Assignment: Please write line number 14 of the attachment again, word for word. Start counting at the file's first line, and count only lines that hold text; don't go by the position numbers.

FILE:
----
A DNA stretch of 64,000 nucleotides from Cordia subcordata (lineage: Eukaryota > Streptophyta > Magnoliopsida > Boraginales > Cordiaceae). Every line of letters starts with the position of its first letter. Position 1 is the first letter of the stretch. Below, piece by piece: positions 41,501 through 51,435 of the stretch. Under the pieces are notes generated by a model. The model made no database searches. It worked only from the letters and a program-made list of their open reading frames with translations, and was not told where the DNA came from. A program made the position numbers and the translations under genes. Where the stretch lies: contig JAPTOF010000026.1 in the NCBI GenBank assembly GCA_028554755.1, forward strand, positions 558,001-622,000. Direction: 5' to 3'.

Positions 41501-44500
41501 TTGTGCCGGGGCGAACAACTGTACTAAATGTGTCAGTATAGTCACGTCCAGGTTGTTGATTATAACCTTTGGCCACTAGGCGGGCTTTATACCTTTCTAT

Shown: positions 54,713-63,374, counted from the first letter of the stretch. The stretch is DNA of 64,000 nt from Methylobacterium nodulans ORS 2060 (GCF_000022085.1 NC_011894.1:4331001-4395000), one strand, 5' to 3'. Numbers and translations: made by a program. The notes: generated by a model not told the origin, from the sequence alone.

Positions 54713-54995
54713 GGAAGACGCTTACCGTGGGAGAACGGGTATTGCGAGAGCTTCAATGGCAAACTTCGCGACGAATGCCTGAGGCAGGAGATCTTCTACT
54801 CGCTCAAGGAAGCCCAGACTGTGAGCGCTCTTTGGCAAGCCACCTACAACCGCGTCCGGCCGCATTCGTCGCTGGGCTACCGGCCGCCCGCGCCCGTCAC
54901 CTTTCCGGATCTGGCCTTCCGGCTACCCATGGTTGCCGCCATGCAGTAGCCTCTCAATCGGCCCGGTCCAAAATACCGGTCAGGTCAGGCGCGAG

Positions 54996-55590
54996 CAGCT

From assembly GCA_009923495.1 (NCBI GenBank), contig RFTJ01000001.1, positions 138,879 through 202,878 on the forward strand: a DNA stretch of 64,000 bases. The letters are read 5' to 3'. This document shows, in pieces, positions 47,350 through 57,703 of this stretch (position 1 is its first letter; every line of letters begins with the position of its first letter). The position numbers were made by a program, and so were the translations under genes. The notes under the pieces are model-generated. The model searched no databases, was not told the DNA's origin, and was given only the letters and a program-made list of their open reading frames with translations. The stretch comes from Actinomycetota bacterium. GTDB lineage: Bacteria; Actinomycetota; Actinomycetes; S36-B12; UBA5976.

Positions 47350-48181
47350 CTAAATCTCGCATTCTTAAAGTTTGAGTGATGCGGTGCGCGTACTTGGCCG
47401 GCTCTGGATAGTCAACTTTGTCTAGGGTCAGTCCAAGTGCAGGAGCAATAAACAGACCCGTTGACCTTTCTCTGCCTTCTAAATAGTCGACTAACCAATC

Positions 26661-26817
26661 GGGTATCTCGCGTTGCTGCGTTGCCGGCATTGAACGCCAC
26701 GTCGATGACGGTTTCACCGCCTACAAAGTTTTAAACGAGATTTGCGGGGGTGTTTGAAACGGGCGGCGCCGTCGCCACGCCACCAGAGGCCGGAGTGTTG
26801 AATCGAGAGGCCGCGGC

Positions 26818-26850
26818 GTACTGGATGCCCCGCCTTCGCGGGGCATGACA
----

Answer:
47401 GCTCTGGATAGTCAACTTTGTCTAGGGTCAGTCCAAGTGCAGGAGCAATAAACAGACCCGTTGACCTTTCTCTGCCTTCTAAATAGTCGACTAACCAATC